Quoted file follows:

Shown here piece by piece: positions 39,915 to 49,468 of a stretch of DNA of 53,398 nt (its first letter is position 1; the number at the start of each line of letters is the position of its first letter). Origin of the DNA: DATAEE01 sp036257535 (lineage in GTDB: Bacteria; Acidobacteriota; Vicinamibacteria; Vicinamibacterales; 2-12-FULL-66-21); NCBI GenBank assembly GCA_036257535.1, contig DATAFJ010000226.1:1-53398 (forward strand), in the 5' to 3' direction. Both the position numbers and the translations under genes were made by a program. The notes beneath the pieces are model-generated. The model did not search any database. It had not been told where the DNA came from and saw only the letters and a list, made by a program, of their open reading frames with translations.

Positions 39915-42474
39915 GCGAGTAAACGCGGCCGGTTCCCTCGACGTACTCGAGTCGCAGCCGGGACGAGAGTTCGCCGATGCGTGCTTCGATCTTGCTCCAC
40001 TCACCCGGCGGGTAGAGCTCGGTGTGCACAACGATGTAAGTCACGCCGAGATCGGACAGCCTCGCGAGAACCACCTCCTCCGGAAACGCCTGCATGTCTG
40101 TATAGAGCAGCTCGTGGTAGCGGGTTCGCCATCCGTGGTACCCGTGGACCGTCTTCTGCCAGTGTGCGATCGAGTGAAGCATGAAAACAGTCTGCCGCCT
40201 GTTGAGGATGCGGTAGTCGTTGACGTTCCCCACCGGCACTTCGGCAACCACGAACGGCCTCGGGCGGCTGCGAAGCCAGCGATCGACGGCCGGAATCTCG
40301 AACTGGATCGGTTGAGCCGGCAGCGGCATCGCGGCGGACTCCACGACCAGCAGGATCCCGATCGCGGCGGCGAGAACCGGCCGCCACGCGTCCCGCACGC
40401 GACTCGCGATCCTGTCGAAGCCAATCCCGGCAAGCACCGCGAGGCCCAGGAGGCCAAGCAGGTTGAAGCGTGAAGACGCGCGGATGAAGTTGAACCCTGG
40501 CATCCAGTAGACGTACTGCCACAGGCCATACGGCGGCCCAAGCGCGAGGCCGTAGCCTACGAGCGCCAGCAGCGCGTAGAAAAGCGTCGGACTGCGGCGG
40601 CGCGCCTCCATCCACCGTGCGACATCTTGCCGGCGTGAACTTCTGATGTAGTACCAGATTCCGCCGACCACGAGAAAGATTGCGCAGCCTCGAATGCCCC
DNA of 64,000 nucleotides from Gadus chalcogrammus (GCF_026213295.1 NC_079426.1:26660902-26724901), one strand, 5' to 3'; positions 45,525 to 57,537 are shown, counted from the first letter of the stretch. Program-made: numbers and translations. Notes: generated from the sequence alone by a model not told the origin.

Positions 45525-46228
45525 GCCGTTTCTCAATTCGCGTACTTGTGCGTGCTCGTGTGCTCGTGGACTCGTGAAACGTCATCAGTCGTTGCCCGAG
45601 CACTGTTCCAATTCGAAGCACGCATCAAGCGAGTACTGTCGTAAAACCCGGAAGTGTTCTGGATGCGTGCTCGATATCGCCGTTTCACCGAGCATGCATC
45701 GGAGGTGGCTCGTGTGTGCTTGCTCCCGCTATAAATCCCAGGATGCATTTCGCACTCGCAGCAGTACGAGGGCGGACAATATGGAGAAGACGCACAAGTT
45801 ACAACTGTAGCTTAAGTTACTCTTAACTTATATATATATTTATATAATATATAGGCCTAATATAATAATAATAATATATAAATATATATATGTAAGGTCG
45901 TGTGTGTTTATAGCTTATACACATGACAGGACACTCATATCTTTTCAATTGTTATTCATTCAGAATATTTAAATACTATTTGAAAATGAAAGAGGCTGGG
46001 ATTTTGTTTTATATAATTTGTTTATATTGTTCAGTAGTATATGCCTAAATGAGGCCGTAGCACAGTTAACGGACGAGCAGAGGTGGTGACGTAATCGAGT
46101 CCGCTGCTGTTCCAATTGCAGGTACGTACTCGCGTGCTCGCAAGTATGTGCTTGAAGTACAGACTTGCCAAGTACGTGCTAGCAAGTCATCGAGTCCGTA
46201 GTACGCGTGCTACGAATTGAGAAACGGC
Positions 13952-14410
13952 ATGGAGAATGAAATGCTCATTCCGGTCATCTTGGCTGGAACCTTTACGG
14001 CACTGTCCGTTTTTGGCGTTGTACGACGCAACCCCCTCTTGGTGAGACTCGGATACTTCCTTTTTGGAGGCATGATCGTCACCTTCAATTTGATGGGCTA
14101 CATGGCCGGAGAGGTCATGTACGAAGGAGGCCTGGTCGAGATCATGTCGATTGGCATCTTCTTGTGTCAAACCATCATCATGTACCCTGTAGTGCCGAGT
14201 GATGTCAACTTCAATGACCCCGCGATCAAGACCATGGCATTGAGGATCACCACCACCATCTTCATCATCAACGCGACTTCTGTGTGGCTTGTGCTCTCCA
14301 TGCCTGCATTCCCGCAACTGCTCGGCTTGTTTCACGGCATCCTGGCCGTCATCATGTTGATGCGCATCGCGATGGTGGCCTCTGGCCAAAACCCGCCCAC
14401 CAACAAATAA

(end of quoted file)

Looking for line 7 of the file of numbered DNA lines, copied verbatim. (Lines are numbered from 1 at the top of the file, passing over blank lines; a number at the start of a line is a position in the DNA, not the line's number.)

40301 AACTGGATCGGTTGAGCCGGCAGCGGCATCGCGGCGGACTCCACGACCAGCAGGATCCCGATCGCGGCGGCGAGAACCGGCCGCCACGCGTCCCGCACGC